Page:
A lot of educational robots shipped to families are already pre-designed and completely manufactured. Now, a Kickstarter project called Quirkbot hopes to give kids a set of tiny, customisable microcontrollers as part of a ‘build your own robot’ system for children. The bot system, created by a Swedish team calling themselves KidsHackDay, lets children build their own robots using drinking straws.
KidsHackDay is a team of individuals who promote one-day hands-on educational events around the world that bring kids and technology together. These hack days needed more tools to get kids creating quickly. Kids have short attention spans, and these events are quick, ad-hoc affairs, so the requirements were pretty strict.
“The project rose from a need in the KidsHackDay global community to quickly be able to make simpler and more fun technology workshops for kids,” says Daniel Mascarenhas, creative director for the organisation.
Build your own robot, microcontroller-style
The bots in the Quirkbot build your own robot system are small microcontrollers, designed to connect together drinking straws, which are in turn attached using another Kickstarter project, called Strawbees. Strawbees is an open construction set, featuring little more than a series of small connectors, but they can connect basic materials in useful, moveable ways. Here’s their video:
Erik Thorstensson, the inventor of Strawbees, is on the core team for KidsHackDay (he’s the Director of Fun, which is a title we wish more Fortune 500 companies had).
“We wanted to create an electronics platform that was as easy and fun as Strawbees,” Mascarenhas says. “The Strawbees system is open hardware, so anyone can use the platform to create something new. And since KidsHackDay is the organisation that had the most experience of Strawbees, it came naturally that it was us that did it first.”
The Quirkbot microcontrollers are programmed using a visual block-style language via a Mac or PC, and the code is uploaded to the controller. It can then process inputs or outputs to and from the devices connected to it. Kids connect Strawbees and drinking straws directly to the microcontroller, in addition to other electronic devices, made specifically for the Quirkbot. There are various modules for the system, which the team calls ‘backpacks’. In addition to the LED lights and servo motor, it also offers distance sensors and speakers. These devices are attached directly to the arms of the Quirkbot by just slipping over them, in a system that KidsHackDay calls ‘squeeze on electronics’.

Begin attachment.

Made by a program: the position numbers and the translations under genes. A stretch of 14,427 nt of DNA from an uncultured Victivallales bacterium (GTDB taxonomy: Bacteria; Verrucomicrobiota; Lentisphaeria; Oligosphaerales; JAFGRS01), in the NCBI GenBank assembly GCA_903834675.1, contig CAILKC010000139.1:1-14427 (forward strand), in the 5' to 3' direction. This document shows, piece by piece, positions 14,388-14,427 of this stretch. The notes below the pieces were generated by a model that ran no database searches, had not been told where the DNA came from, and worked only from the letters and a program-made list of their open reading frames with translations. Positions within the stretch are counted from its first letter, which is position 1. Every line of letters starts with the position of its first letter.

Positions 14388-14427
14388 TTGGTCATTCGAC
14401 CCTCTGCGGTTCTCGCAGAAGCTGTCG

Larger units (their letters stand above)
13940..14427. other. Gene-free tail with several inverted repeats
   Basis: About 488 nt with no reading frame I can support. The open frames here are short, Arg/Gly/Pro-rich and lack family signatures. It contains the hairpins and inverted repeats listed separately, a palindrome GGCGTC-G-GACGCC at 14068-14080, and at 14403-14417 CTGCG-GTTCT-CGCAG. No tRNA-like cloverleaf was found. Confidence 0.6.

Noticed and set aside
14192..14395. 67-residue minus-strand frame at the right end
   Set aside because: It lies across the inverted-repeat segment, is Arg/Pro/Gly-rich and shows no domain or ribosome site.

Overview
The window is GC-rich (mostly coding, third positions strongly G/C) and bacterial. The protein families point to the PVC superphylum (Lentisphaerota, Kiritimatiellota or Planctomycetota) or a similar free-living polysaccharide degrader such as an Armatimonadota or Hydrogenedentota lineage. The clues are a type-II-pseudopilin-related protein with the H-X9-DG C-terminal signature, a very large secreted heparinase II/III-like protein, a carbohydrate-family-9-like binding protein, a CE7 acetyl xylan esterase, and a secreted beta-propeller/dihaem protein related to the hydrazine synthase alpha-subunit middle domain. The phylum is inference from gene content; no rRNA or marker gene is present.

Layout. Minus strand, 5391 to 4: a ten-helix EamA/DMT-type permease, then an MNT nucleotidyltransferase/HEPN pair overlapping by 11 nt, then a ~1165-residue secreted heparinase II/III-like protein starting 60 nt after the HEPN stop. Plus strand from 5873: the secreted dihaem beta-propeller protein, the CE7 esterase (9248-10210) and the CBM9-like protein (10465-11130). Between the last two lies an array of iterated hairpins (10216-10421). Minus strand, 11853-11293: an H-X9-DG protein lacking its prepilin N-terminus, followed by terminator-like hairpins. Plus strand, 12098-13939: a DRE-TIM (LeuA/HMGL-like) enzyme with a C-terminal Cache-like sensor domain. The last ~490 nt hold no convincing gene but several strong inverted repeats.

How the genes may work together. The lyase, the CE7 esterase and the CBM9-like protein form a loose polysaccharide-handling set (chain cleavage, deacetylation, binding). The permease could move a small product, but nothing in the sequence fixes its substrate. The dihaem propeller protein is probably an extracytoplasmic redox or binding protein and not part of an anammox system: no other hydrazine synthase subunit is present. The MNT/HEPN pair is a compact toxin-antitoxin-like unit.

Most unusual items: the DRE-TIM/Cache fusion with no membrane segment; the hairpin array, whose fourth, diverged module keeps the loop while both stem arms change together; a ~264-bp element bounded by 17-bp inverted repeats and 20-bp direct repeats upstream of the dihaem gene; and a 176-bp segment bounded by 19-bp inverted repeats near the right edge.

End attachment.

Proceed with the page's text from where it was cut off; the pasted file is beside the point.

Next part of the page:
The Quirkbots can be used for both output and input. and they can make LED lights glow, or send their output to a computer. They can also act as light and touch sensors, though, providing analogue input channels that can be used to control other outputs. The result? How about a PacMan game controlled with bananas?
Here’s the video for Quirkbot, to show you what it can do.
Who is it for?
The bots are aimed at all ages in the official literature, but Mascarenhas says that the kids in the KidsHackDay events are between 9-12, so that seems to be the sweet spot. There’s no real upper age limit, he says.
“Another very important thing about the Quirkbot robots and other things you build with it is that there is no right way to build a project,” he points out. “If the legs gets longer or the head heavier it will still dance or crawl or spin and usually in some very unexpected and fun ways. Strawbees structures are flexy and bouncy and very forgiving. And it’s very quick to change something or extend it.”
Build your own robot projects already developed by kids include carnivorous drinking straw robot plants, robot dogs, and robot sweepers.
“We usually start with some simple concept like a motor moving back and forth and then just put some legs on it and from there it’s all experimentation,” he says. “Change the speed, change some angle, add some weight, make it move from a light sensor, add some blinking LEDs. Neither we or the kids knows where we will end up.”
There are more things coming out of the Quirkbot build your own robot project. The team is planning educational materials, and its work with a Swedish Science center will soon lead to content for the center’s public makerspace, and teacher education programmes. It also planning more backpacks for the bots. In the future, look out for microphones and phone controllers, the firm says.